Nearly four decades later, their project – “Drill Team: Homecoming Parade 1974” lives on. It is scheduled for display during the San Francisco Museum of Modern Art’s “Project Los Altos: SFMOMA in Silicon Valley,” scheduled to run Nov. 9 through March 2, 2014, in various venues throughout Los Altos.

SFMOMA called Garoian two months ago requesting permission to install a video of the work for “Project Los Altos.” He also plans to give a public talk about his art history classes at Los Altos High, his first teaching job.

Parade performance

The performance work was “started by art students who felt excluded by the pep girls and athletes, the marching bands and drill teams, but who got to march through the Los Altos village that day,” Garoian said. A leading performance artist and now professor of art education theory at Pennsylvania State University, he spoke with the Town Crier by phone last week.

Students marched in cadence in the mile-long parade, sporting chambray shirts and work boots. Each row carried a two-by-four, with two teens in the middle actually drilling into the boards.

The art students landed right behind two brand-new Porsches carrying the homecoming king and queen, creating a further contrast with their sight gag. Garoian told students to look serious and play it straight, because “a comedian never laughs at his own joke.” Plenty of chuckles could be heard from spectators along the parade route, though, and the school’s official drill team brought up the rear.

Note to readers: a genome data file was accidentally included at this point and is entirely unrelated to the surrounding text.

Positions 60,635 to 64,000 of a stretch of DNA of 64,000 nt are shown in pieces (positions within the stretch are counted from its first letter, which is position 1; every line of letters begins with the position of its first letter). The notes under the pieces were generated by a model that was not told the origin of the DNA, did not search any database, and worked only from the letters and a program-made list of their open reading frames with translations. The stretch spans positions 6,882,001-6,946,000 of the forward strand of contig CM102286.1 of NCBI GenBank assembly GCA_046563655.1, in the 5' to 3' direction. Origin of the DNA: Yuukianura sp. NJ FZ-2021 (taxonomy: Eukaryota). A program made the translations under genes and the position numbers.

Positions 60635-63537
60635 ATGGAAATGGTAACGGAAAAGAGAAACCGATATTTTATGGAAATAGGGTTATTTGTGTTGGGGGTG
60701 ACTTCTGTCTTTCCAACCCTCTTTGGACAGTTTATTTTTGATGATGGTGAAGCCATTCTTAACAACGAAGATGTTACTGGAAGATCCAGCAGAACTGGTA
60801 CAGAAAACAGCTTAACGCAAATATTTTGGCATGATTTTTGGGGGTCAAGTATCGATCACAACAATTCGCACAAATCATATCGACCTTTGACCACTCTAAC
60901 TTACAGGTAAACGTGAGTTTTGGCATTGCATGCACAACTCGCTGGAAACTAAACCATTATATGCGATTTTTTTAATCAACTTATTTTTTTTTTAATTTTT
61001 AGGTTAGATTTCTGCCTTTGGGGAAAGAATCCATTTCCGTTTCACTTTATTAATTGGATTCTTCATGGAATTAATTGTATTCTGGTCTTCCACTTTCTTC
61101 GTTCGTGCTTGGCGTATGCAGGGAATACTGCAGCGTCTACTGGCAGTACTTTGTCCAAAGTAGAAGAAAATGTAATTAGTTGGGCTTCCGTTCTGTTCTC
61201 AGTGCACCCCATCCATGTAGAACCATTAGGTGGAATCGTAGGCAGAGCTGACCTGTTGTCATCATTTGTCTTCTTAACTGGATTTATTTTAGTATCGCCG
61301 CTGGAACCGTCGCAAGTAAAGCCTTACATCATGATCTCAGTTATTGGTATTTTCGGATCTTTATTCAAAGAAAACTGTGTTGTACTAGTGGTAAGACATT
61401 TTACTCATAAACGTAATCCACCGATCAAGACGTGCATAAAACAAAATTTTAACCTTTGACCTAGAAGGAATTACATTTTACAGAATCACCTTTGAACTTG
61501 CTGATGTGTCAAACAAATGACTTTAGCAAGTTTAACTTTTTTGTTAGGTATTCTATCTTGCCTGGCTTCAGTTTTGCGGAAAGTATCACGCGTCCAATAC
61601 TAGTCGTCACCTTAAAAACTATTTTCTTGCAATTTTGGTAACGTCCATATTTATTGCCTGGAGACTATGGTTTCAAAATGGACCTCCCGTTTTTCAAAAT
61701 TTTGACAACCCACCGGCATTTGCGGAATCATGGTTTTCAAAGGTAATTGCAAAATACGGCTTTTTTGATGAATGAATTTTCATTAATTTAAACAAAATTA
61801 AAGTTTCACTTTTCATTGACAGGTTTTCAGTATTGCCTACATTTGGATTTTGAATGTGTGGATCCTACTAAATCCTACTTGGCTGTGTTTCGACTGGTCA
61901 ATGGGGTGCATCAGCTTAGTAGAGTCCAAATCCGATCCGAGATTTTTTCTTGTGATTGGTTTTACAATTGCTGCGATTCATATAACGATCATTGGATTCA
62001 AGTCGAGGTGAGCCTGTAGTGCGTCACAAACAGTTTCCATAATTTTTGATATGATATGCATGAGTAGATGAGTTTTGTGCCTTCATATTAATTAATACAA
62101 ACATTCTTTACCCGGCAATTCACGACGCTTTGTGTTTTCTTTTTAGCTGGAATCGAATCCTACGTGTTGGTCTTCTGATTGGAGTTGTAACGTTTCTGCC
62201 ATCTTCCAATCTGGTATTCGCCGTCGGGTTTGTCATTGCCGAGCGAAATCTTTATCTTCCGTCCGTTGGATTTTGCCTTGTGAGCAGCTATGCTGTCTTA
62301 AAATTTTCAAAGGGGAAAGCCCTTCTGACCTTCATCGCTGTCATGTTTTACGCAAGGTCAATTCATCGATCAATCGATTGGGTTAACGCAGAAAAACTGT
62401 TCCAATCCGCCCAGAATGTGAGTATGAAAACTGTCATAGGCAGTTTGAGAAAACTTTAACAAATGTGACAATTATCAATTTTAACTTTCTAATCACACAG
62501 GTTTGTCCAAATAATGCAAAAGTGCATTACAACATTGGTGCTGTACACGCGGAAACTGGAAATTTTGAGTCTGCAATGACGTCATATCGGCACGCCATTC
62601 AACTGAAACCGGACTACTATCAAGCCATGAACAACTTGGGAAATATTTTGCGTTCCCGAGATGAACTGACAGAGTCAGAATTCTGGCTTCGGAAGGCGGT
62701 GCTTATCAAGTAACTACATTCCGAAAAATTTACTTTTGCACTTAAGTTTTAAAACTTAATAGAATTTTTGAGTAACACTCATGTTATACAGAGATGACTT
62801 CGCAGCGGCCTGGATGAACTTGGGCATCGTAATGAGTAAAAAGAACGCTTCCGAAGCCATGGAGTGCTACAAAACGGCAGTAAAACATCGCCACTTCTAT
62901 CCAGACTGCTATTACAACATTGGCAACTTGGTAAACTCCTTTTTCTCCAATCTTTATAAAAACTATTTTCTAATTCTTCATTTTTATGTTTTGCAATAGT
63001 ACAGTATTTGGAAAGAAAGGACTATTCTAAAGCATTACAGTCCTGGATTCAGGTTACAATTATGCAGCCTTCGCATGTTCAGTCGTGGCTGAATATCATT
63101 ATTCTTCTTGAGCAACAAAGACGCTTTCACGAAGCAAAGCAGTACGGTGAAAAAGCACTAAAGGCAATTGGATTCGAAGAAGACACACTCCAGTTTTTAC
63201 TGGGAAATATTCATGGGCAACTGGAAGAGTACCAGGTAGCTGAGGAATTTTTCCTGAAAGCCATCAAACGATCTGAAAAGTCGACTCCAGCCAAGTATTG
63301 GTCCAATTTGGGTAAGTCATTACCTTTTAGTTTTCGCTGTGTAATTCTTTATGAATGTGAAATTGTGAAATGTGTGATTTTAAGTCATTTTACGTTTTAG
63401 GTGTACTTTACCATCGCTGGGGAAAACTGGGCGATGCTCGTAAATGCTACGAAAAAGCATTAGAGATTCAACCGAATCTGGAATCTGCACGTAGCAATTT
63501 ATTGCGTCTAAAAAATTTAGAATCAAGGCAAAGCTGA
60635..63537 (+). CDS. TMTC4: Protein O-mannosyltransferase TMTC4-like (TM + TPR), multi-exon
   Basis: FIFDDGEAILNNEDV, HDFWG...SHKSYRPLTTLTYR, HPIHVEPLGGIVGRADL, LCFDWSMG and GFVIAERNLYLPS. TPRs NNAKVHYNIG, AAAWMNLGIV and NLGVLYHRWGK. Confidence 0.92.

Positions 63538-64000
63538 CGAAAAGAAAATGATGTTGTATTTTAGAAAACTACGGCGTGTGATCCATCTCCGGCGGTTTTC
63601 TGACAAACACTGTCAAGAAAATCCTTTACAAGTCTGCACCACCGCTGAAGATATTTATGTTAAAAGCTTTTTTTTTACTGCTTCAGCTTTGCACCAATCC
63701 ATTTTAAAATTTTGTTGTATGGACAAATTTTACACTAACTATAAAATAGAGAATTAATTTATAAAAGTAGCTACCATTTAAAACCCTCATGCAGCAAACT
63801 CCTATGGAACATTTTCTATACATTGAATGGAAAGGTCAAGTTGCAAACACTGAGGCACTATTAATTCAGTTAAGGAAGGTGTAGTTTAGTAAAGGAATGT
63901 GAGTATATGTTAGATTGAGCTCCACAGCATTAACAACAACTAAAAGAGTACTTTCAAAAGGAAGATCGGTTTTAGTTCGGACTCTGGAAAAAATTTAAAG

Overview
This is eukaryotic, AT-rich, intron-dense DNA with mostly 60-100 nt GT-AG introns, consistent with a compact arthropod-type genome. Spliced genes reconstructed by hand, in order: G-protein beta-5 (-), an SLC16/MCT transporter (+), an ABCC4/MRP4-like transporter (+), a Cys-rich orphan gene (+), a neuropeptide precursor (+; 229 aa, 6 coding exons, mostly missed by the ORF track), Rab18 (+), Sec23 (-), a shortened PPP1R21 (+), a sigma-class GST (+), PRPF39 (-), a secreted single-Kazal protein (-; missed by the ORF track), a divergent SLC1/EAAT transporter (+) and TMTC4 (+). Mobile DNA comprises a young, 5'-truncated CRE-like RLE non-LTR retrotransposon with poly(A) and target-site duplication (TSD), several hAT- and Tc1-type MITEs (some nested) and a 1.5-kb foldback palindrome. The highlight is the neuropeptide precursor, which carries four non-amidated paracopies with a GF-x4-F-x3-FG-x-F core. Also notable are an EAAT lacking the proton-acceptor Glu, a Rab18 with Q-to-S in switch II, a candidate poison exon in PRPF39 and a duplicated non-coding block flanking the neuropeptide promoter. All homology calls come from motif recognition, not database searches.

Garoian taught at Los Altos High for 16 years. He chronicled his experiences in “Performing Pedagogy: Toward an Art of Politics” (SUNY, 1999). He originally intended to use his first teaching job to subsidize his studio art, but he soon found the classroom to be “an extremely rewarding experience in itself.”

The Fresno native introduced “live performance art” to his classes. Springing from the Dadaist and futurist movements, performance art often uses visual puns in an “unannounced happening, sort of like a street performance,” according to Garoian.

At Los Altos High, Garoian said many performances occurred behind closed doors. In particular, he said he exposed students to artist Allan Kaprow’s popular ideas on “Happenings,” which call for using performance art “as a laboratory for experiments.”

Often, performance art occurred when students filed off buses in the morning or into the courtyard as they ate lunch at noon. Garoian said adolescents particularly benefited from conceptual art, which was “exploratory, experimental and improvisational.”

“It got them to take risks, and it got them to experiment in ways other than using drugs,” he said.